Hugh’s stamps

Over the weekend, Hugh found himself in posession of a wood pile, a sharp object, a little time and a Museum of London book. Always a dangerous combination. He’s turned into a stamp making machine.

Hugh has done his own write-up with a stack of photos on his group’s forum here.

Here's a couple of examples. This pair together were about 2 hours' work.

Stamped decoration for a leather girdle.

Click on either photo or here to go to the full set of stamp photos.

Hugh and I both use Australian hardwood for our stamps, Europeans and Americans can use a close-grained hardwood like ash. I’ve found American Oak to be too open and ended up with the imprint of the end-grain on the leather.

Give it a go, it doesn’t take long and you may enjoy it.

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13 thoughts on “Hugh’s stamps

  1. Nice work! What was your chosen sharp object? It’s funny, you know, but with the huge pile of wax carving tools I possess, I tend to end up using my $2 set of screwdrivers. Those ones you use to tighten up the screws in glasses.

    • Hugh’s chosen sharp object was a diamond awl, augmented with scalpel, Stanley knife (box cutter in the US) and file. I use my whatever comes to hand, chisels, files, most of my fine toolkit from my days in the electronics industry, scrap bits of metal and for long straight lines, the back of a butter knife.

  2. Aaah, thanks for that, and also for making it clear that you’re not Hugh! Got a little confuzzled there for a sec. For another sec I thought you might be a tad schizo 😀 So who might be the name behind the Reverend?

      • lol thanks Johnny. Thought you may have been from Company of the Staple seeing as how you let Hugh within a few metres 😉 Seems we may not have met after all but it’s a small world. I discovered your site via Racaire’s in Germany (?) when she linked to this article. Unless there’s a regular medieval event that we both go to?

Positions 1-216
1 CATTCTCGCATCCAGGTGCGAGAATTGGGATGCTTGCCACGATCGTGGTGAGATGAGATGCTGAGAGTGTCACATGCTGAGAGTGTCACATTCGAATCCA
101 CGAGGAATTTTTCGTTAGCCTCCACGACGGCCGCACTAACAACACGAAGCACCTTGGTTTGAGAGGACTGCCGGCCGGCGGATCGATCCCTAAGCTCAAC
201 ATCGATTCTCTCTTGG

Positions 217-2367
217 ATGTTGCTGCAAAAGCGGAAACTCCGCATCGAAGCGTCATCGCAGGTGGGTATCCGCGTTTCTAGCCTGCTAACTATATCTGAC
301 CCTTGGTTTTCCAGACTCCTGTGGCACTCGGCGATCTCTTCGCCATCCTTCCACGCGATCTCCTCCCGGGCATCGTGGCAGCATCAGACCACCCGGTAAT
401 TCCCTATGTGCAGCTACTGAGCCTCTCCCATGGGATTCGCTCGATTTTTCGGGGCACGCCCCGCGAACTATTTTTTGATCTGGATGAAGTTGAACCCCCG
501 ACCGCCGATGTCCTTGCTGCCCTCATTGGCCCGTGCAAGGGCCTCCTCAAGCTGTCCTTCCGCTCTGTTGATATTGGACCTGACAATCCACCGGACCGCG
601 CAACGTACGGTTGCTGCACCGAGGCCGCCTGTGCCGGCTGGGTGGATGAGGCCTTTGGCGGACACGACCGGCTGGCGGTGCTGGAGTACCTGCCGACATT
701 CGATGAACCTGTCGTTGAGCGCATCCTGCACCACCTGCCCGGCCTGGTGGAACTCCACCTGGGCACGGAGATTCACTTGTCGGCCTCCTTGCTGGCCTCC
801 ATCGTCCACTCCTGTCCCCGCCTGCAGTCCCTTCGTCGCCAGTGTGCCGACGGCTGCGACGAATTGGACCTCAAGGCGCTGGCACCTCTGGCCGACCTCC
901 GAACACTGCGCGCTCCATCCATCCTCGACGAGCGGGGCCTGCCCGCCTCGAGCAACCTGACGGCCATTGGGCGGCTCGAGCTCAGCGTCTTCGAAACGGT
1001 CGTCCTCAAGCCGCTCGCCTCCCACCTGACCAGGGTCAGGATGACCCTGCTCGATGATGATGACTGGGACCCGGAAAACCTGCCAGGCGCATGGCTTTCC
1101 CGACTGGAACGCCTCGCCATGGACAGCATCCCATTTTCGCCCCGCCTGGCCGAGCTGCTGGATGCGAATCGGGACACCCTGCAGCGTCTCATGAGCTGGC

3. Nope, I’m a bit of a maverick, for ECW I’m with the Pike and Musket in Sydney – I’m the one in black with the flat-topped hat and the shiny armour. We also do 7-8th century Saxon and 1st C Romano-British on our own and have a few other periods that are hang-overs from my past. I’m also building up to Mary Rose re-enactment by stealth. Were you at any of the conferentions?

  4. Nope, no conferentions as they usually clash with other events I like to attend. So it seems we’ve not met but have a friend or two in common like Hugh. I often do the Roman thing, when not doing the C12th – 15th Spanish thing, and have a beautiful outfit made from handwoven silk. Mostly I do it for the bling as I’m a jeweller and like to turn my hand occasionally to reproduction work. Love to see a full Roman event sometime. Own a copy of ‘Before the Mast’. Full of wonderful things to explore the making of…

  5. I tried using cherry wood and found it to be too soft. I am planning on trying again with something Purple Heartwood. Just thought I would FYI here in case someone thought to try it themselves.

    BTW Thank you so much for sharing this and all the other info!!

    • I don’t pretend to know much about (or be able to afford) what we consider to be exotic timbers. Purple Heart has a good reputation for toughness, possibly hickory would also do a good job. The advantage with Australian timbers is that many are as strong as wrought iron and have a reputation for being able to tear the teeth off a saw.

  6. Pingback: Archer’s Bracers and Wooden Stamps (again) | The Reverend's Big Blog of Leather

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